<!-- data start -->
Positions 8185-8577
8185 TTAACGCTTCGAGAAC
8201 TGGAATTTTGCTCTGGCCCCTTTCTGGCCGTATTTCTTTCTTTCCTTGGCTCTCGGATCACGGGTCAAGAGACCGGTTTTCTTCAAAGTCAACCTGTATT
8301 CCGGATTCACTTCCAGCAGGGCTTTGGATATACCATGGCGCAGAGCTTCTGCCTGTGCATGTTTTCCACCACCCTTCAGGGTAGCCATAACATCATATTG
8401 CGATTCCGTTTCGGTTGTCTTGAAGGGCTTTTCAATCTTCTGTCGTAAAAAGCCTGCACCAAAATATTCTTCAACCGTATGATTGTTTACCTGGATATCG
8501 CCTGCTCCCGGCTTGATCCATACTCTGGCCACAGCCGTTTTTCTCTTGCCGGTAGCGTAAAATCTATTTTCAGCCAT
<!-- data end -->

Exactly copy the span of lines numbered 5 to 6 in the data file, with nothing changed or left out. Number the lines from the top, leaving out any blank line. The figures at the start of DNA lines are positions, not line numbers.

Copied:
8401 CGATTCCGTTTCGGTTGTCTTGAAGGGCTTTTCAATCTTCTGTCGTAAAAAGCCTGCACCAAAATATTCTTCAACCGTATGATTGTTTACCTGGATATCG
8501 CCTGCTCCCGGCTTGATCCATACTCTGGCCACAGCCGTTTTTCTCTTGCCGGTAGCGTAAAATCTATTTTCAGCCAT